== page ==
September 17, 2012


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REVOLUTION:  Monday 10PM on NBCIf Nothing Else Is On…

REVOLUTION is Falling Skies without aliens, The Walking Dead without zombies, Jericho… well, actually it pretty much is Jericho.  We’ve all strolled down this post-apocalyptic road before (let’s not even try to count the number of movies set there), and based on its pilot, NBC hasn’t found much reason to make us visit the territory again.

The disaster in Revolution is nothing if not straightforward:  15 years ago, all electric and electronic power on earth abruptly stopped.  Since then, there have been no lights, no cars, no planes, no computers, no phones–you get the idea.  Ordinary people live simply in rural communities, but inevitably there are bandits roaming the roads, and even more inevitably in this kind of story, there are evil militias who terrorize the populace, collecting taxes and doing the bidding of their warlord “generals.”

Our band of hardy protagonists centers around the family Matheson.  Father Ben (Tim Guinee) is a single dad raising his teen kids, headstrong Charlie (Tracy Spiridakos) and asthmatic Danny (Graham Rogers).  Ben’s girlfriend is the local doctor, Maggie (Anna Lise Phillips), and his best friend is Aaron (Zak Orth).  One day the militia rides into town, personified by Captain Neville (Giancarlo Esposito), demanding to take Ben into custody and to know where his brother, former soldier Miles (Billy Burke) is.  Things don’t go well, and before long Danny is in the militia’s clutches, and the rest of the group, minus Ben, is on the road to Chicago, where Miles can be found.  Ben has passed on to Aaron a mysterious amulet that we know contains a flash drive Ben was in a big hurry to download in the seconds before the big blackout hit, so clearly it’ll be key to the show’s mythology.   Neville pursues the fugitives, who along the way make the acquaintance of Nate (JD Pardo), a hunk of ambiguous sympathies.   Once they get to Chicago, they find Miles (almost instantly), and after the usual “why should I help you?” show of apathy and a fight scene, he joins them to track down Danny.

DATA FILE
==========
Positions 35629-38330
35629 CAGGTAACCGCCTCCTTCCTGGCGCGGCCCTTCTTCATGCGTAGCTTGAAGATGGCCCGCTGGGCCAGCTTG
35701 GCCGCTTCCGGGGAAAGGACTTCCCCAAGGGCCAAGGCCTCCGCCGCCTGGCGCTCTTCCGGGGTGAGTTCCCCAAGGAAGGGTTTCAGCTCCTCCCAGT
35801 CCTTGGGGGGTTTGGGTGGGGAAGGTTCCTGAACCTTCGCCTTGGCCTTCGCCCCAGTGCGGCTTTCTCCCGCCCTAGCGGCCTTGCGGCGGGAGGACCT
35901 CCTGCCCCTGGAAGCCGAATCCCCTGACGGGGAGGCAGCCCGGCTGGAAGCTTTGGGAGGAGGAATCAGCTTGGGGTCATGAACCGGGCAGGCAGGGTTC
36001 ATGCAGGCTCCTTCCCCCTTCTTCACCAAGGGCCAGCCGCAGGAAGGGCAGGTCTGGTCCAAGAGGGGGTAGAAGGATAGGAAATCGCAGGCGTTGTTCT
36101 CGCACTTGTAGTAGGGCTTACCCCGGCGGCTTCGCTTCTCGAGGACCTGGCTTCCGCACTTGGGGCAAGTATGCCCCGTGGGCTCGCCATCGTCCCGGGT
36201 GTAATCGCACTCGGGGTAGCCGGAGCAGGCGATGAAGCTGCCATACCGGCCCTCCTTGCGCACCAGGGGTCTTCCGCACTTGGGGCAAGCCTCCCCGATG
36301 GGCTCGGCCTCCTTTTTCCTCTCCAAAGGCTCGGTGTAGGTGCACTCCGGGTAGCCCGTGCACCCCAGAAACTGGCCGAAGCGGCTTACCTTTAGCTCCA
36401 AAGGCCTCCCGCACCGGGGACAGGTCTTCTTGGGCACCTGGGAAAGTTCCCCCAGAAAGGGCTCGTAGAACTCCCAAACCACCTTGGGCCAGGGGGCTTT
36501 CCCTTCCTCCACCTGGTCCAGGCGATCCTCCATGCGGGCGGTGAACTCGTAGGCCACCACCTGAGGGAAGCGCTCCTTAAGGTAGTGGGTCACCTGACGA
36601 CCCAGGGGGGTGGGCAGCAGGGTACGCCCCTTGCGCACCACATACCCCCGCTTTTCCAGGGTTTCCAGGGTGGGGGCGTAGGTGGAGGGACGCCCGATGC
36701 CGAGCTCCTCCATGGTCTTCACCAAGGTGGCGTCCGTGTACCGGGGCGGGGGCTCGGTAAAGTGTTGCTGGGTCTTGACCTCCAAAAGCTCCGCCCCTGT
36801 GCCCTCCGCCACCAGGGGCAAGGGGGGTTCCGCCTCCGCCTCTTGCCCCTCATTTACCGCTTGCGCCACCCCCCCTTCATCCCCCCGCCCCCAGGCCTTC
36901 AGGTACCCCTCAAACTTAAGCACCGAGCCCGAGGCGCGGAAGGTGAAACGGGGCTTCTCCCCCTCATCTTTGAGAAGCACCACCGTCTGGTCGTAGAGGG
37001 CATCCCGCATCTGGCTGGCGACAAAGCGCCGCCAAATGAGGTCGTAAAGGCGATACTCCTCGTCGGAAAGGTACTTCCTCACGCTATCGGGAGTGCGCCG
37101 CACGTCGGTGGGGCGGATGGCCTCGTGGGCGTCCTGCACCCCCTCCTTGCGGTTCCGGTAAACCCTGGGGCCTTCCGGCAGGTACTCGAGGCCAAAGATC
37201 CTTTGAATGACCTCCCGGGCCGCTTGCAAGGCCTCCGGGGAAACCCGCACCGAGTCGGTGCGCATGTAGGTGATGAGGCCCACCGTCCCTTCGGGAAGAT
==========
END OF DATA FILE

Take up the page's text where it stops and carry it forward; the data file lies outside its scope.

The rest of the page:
That’s really all there is to Revolution until the last 2 minutes, when the show decides to spring a couple of supposed whammys.  I’m going to invoke SPOILER ALERT here, because one of the twists was already revealed in NBC’s official trailer for the series, and the other is pretty damn obvious–but if you want to remain free of knowledge, stop reading here.

The already-revealed “shocker” is that actually some power does still exist in the world, and the ability to turn on lights and computers depends on amulets like the one Ben gave Aaron.  The other:  anyone who watches TV knows that a pilot doesn’t cast a prominent actor like Andrea Roth Elizabeth Mitchell (recast from the original version of the pilot) to play Ben’s wife, and Charlie and Danny’s mother, only to have her disappear after the first 3 minutes of the show with the off-handed mention later on that she died years ago.  So yeah, Mom is very much alive, and not necessarily one of the good guys.

Although Revolution is being marketed as being “from” JJ Abrams, he just serves as an Executive Producer on this project, which was written by Eric Kripke, from CW’s Supernatural.  Kripke hasn’t yet found a way to make Revolution feel anything but generic.  Charlie, with her crossbow, is a second-hand Katniss Everdeen, and Miles is every reluctant and yet incredibly skilled hero who’s ever aided civilians who’d be lost without him (we’ll undoubtedly learn about his dark past in episodes to come, things he’s done and seen that still haunt him).  Lovely Maggie can easily be envisioned as Miles’ romantic interest, and while there are obstacles in their way, eventually Nate and Charlie will find common ground. Meanwhile, we’ll gradually learn about the causes of the blackout, which will involve some kind of complex conspiracy.

Familiarity alone doesn’t doom a TV show–if it did, procedurals would vanish, and USA Network would be broadcasting a 24-hour test pattern.  But if the millionth version of an old story is going to be watchable, there has to be a new spin. That isn’t evident in Revolution‘s pilot, with its flat characters and stilted dialogue.  The only actor to really make an impression in the pilot is the great Giancarlo Esposito, and yet it’s sort of embarrassing to watch him as such a cardboard villain after he just finished playing one of the great dark roles in TV history on Breaking Bad.  Jon Favreau’s direction of the pilot is fine, and there are some marvelous CG shots of ruined cities, but this is more Cowboys and Aliens than Iron Man, and that doesn’t bring out his best.

NBC has given Revolution its prime Fall timeslot, airing after The Voice on Mondays.  It won’t be facing the strongest competition in the world from Hawaii 5-0 and Castle, but both those shows have their constituencies, and 10PM feels late for a popcorn fantasy series like this.  Unless Kripke and company can turn on their own lights and manufacture something compelling about Revolution, it could get off to a fast start in September and, like many revolutions before it, quickly implode.

About the Author

Mitch Salem
MITCH SALEM has worked on the business side of the entertainment industry for 20 years, as a senior business affairs executive and attorney for such companies as NBC, ABC, USA, Syfy, Bravo, and BermanBraun Productions, and before that, at the NY law firm of Weil, Gotshal & Manges. During all that, he has more or less constantly been going to the movies and watching TV, and writing about both since the 1980s. His film reviews also currently appear on and In addition, he is co-writer of an episode of the television series "Felicity."